You are here
Finding Companies to Invest in Big Ideas
From Grand Challenge Scholar to Forbes "30 Under 30": Q&A with Scott Martin E'14
By Deepti Agnihotri
After graduating through the Katsouleas NAE Grand Challenge Scholars Program, Scott Martin was one of 14 Duke alumni recently named to the 2017 Forbes "30 under 30" list. Martin majored in mechanical engineering, minored in chemistry and completed the energy and environment certificate. After graduating in 2014, Martin now works for 8 Rivers, a Durham-based technology commercialization firm.
Graduation Year: 2014
Degree(s) at Duke: Bachelor's Degree
Major/Program: MEMS, Energy Certificate, NAE Grand Challenge Scholars Program
Career Highlights: Principal and Engineer, 8 Rivers Capital
What does your current job entail?
My job at 8 Rivers entails looking at big problems, particularly in dormant fields that need change or innovation but are somewhat slow to attain that change. We come up with ideas to solve these big problems, develop patents, and then go out and find large corporations to invest in our ideas.
What's an example of a project you've worked on recently?
One of the main companies we've spun out is called NET Power, which is a new type of natural gas power plant that inherently captures all greenhouse gas emissions at the same cost as power plants that do not capture any carbon dioxide. We're building a pilot plant in Houston right now that I've been working on for the last three and a half years that is starting to be commissioned.
How did you come up with the idea for this power plant in Houston? How does it work?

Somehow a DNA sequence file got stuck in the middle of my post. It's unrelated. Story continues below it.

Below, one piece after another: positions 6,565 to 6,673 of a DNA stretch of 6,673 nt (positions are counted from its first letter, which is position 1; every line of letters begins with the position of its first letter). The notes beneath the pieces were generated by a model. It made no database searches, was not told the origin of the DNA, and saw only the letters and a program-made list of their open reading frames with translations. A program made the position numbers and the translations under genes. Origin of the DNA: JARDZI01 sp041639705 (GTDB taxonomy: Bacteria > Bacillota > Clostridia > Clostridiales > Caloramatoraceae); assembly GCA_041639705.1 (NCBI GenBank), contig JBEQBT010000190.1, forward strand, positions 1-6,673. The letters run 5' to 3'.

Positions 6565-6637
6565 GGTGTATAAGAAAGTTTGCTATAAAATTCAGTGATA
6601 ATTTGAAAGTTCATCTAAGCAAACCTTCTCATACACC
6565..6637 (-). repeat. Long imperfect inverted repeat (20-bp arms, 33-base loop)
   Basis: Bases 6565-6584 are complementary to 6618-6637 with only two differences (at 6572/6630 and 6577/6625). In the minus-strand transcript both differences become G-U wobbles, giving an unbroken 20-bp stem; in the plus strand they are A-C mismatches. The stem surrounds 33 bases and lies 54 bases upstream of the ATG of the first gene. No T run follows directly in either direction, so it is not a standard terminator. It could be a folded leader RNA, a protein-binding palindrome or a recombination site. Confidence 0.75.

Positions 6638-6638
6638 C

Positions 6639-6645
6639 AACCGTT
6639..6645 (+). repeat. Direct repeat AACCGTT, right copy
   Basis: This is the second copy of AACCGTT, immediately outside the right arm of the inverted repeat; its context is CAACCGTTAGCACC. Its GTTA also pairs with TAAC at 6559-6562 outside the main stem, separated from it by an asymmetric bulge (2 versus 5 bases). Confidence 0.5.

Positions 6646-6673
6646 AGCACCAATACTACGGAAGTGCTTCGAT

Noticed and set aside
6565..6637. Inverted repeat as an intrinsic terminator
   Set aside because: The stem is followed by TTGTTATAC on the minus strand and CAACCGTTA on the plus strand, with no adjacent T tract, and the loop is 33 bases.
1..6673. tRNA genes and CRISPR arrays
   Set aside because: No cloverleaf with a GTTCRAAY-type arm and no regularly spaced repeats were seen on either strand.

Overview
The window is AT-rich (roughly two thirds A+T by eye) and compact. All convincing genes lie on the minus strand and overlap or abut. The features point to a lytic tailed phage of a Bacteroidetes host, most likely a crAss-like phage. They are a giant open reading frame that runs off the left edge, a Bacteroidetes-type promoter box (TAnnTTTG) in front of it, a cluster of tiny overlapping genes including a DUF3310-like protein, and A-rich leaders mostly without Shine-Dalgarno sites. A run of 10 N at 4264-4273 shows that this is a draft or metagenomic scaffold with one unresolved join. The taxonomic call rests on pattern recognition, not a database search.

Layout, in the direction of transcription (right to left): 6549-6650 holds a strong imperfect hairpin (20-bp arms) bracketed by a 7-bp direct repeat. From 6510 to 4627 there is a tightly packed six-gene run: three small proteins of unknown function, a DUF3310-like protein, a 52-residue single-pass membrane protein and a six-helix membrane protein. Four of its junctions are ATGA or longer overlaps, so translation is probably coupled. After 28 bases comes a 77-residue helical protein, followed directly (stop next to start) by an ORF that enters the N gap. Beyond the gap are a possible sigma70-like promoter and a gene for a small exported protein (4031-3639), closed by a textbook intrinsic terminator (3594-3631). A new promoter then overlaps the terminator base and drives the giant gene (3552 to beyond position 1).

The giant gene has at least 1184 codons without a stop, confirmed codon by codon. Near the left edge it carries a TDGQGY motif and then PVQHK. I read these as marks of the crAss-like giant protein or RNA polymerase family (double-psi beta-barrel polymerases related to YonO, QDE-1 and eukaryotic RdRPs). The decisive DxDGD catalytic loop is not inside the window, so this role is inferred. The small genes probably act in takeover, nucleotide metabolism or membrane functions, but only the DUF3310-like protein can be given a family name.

The genesis of the idea was before my time [at 8 Rivers], but most carbon capture mechanism designs to-date use post-combustion carbon capture. Burning in air produces carbon dioxide, carbon monoxide (if it's an inefficient burn), water and a ton of nitrogen. Water condenses out really easily, so the exhaust then becomes nitrogen and carbon dioxide.
Most of the removal costs in post-combustion capture are in separating carbon dioxide from nitrogen, and then compressing the carbon dioxide to put it into a pipeline. There are lots of chemicals and processes that do this, but they are very energetically intensive and lead to a 10-15 percent drop in efficiency.
NET Power's solution is to capture carbon dioxide pre-combustion by separating air into its constituent parts to get pure oxygen and use that to burn fuel. So now, only water and carbon dioxide comprise the exhaust and no nitrogen needs separating. This process hits the same efficiencies as natural gas plants, but inherently captures all emissions.
What was the process like in going from the drawing board to actually building this power plant?
When I started working on the project in 2014, our team had just received major funding to build the demonstration plant, which is one-tenth of the scale of a full plant. It runs on natural gas, but the technology could be applied to any carbon-based fuel like biomass or coal. I was one of the process engineers that was tasked with figuring out how to take this investment and build a power plant with it, and we are now almost at the proof point of the project.
How did Duke help get you ready for your current job?
Duke gives you enormous opportunities. One of the things I was a part of was the NAE Grand Challenge Scholars Program. It was actually through the Grand Challenge Scholars Program that I got a scholarship to attend a conference in Boston, which is where I met the folks at 8 Rivers. I stayed in touch with them and, a few months later, they received their funding and hired me after graduation.
What sorts of skills did the NAE Grand Challenge Scholars Program give you?
The foundational point of Grand Challenge Scholars, which I think is a very "Duke" thing, is that students find ways to develop a project outside of the silos of academics. Part of it is getting involved in many different parts of the campus, which is something Duke engineering students excel at. They know how to get across campus and use the resources available them. And if they don't at first, Duke really teaches and motivates them to learn.